0620 GMT December 15, 2019
An average of 35 percent of coral was now dead or dying in the northern and central sections, according to the surveys led by the Australian Research Council’s Centre of Excellence for Coral Reef Studies.
But in good news for tourists and the tourism industry, only five percent of coral has died on reefs south of Cairns, reported the Guardian.
The in-water mortality studies followed earlier aerial surveys, which found that 93 percent of the Great Barrier Reef had been affected by bleaching.
Coral bleaches when it gets too hot for too long. The water temperature stresses the coral and it expels the colorful algae it relies on to give it energy. If warm conditions persist, the coral dies and can get taken over by seaweed.
But if the water returns quickly to temperatures that are no longer stressful, the coral can recover, regaining its symbiotic algae. That is what researchers expect to happen to most of the bleached coral south of Cairns.
“Fortunately, on reefs south of Cairns, our underwater surveys are also revealing that more than 95 percent of the corals have survived, and we expect these more mildly bleached corals to regain their normal color over the next few months,” said Mia Hoogenboom from James Cook University.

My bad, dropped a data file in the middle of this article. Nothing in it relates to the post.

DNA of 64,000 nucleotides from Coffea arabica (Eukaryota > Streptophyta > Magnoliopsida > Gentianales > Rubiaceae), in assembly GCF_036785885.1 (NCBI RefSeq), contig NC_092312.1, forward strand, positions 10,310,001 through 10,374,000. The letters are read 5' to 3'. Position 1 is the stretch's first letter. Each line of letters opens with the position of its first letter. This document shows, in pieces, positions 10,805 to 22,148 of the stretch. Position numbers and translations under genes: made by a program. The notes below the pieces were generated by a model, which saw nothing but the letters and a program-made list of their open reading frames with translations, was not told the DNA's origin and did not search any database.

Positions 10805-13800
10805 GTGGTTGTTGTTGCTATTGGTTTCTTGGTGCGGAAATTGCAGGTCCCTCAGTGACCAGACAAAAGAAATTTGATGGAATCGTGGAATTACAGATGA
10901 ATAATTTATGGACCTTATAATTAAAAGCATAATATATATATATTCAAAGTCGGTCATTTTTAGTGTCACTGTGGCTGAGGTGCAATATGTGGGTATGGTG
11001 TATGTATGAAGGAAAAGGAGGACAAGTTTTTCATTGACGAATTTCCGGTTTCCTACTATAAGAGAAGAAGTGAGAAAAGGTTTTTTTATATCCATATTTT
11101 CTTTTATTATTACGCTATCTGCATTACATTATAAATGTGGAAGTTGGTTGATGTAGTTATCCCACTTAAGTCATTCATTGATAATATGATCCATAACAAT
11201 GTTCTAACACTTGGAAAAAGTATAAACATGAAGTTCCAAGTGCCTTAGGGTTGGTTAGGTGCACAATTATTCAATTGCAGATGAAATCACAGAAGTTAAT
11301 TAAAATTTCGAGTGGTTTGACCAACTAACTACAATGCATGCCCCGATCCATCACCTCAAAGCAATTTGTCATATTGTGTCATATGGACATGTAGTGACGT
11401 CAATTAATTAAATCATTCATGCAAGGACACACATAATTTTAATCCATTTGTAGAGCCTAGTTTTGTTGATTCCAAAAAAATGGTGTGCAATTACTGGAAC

The conditions that led to the bleaching event were estimated to have been virtually impossible if it were not for the greenhouse gases humans have released into the atmosphere. Models showed they would be average conditions within 20 years.
Terry Hughes from James Cook University, who led the survey work, said: “This year is the third time in 18 years that the Great Barrier Reef has experienced mass bleaching due to global warming, and the current event is much more extreme than we’ve measured before.
“These three events have all occurred while global temperatures have risen by just 1°C above the pre-industrial period. We’re rapidly running out of time to reduce greenhouse gas emissions. ”
John Pandolfi from the University of Queensland said the reef was already struggling to cope with the regularity of the bleaching events.
He said the reef was no longer as resilient as it once was. “It is critically important now to bolster the resilience of the reef, and to maximize its natural capacity to recover,” said Pandolfi.
The reef’s ability to recover from the increasingly regular bleaching events is being hampered by water pollution.
A recent study suggested $10 billon investment was needed to adequately reduce pollution levels and improve the reef’s resilience.